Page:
Click on an image below to view all posts in a specific series or scroll down to see all series posts.
What is it, and why do we need it? As we begin making bigger and better changes for the archive, one major adjustment currently being worked on is the creation of a standardized Integrated Pest Management (IPM) policy. IPM is a program put in place in order to effectively protect archives from damaging insects. ForContinue reading “Pest Management in an Archive”
October is American Archives Month and institutions around the United States are gearing up to share their work throughout the month. The goal of the month is to raise public awareness about what archives are, what purpose they serve, and why they are important. Fun Facts about the FSU Archives FSU Special Collections & ArchivesContinue reading “American Archives Month 2021”
The Paul A.M. Dirac Papers are a terrific source of information about the public, scholarly side of Paul Dirac: the lecturer, the genius mathematician, a theorist among theorists. However, in our eagerness to honor someone’s professional achievements, it’s easy to gloss over the rest of their personality, the private figure that coexists with the publicContinue reading “The Casual Dirac”
While the buzz of a classroom filled with excited discussion was somewhat lost in the move to a virtual space, this technology allowed us to share as much of the tactile experience of archives work as we could.
We are excited to apply the new skills we have developed over the past year of remote instruction to upcoming in-person or virtual sessions, as well as continue to develop more activities to introduce and support primary source literacy at FSU and beyond.
Most scholars credit China with the conception of printing. The oldest surviving printed book, The Diamond Sutra, dates back to 868 AD. For reference, Gutenberg’s bible was printed in 1455. Fast forward a century from the Diamond Sutra and we meet Bi Sheng who was the first person to create movable type between 1039 andContinue reading “Korean Movable Type: A Mini-History”
This is a crosspost, click here to see the original by Kyung Kim. We are celebrating Asian and Pacific American Heritage this month. Congress proclaimed a week of May in 1979 as Asian/Pacific American Heritage Week, and in 1992, it designated May as Asian/Pacific American Heritage Month. The month of May was chosen to commemorate the firstContinue reading “Asian Pacific American Heritage Month”
Governance of the John and Mable Ringling Museum of Art was given to FSU in 2000. The University oversaw the restoration and renovation of all four buildings on the complex: the Ca d’Zan, the Museum of Art, the Circus Museum, and the Historic Asolo Theater. The Art Library was established with The Ringling’s reopening underContinue reading “Library History at FSU, Part 9: John and Mable Ringling Art Library”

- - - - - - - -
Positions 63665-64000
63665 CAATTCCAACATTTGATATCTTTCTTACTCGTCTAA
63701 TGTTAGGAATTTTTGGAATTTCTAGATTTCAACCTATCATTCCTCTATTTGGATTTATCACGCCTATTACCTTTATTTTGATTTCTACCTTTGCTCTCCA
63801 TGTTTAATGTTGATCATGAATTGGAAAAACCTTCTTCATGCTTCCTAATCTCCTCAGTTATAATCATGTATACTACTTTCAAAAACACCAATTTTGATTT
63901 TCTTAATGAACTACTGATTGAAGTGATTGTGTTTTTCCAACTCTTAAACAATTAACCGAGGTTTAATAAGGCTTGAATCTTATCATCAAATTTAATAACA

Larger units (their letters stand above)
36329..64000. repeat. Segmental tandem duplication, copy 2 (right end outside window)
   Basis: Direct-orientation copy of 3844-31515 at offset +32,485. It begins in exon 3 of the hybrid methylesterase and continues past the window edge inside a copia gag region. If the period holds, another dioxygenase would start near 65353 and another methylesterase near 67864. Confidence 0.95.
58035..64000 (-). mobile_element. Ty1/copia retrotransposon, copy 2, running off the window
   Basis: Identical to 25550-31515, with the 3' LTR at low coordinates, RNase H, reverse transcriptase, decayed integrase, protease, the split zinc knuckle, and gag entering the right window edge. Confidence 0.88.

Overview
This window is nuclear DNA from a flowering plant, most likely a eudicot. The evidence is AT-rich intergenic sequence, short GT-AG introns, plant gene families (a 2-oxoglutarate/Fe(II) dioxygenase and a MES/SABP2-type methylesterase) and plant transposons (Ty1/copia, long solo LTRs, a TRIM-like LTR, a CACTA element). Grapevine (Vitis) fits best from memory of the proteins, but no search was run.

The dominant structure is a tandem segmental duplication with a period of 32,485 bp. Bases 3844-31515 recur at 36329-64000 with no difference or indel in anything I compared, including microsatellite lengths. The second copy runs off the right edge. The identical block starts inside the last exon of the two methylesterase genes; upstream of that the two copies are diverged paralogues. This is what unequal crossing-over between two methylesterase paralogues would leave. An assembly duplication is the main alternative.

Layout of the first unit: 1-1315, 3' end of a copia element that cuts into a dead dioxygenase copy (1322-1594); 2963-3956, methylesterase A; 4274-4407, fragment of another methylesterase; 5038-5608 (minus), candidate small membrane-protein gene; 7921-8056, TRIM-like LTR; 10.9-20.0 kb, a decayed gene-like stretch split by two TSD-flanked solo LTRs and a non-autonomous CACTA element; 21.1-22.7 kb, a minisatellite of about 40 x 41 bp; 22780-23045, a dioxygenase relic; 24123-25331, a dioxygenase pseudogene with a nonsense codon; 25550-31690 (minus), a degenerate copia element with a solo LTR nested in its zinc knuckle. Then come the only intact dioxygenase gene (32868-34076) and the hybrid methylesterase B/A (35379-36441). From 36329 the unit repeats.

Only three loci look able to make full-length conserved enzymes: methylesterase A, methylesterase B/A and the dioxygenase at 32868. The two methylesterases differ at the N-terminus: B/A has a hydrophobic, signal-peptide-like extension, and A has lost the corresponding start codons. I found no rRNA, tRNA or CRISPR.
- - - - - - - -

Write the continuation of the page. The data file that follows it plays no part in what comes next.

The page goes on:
In 1972, the University of West Florida was directed by the Florida Board of Regents to establish a center of higher education in Panama City. The center was originally located in the Bay County School Board Office Building and the Gulf Coast Community College campus. The library was housed in Gulf Coast Community College. InContinue reading “Library History at FSU, Part 8: Library and Learning Center at FSU Panama City”
Throughout the month of April we shared some of the most commonly held misconceptions and myths about Special Collections & Archives, and then proceeded to debunk them. Here is a roundup of all our mythbusting posts in case you missed one. Welcome to Special Collections & Archives MythBusters Month! by Rachel Duke Rachel showed usContinue reading “MythBusters Month Wrap-Up”
The FAMU-FSU College of Engineering was established in 1982 and is the only shared engineering college in the nation. The facilities were remodelled in 2011. It is located less than three miles from both FSU and FAMU campuses. College of Engineering students at both FAMU and FSU learn together at the joint College of EngineeringContinue reading “Library History at FSU, Part 7: College of Engineering Library”
A lot has been written about our rare books and manuscripts collections on this blog, but did you know SCA also collects all kinds of objects, art, and recording formats? Take a look to learn more about our non-paper collections.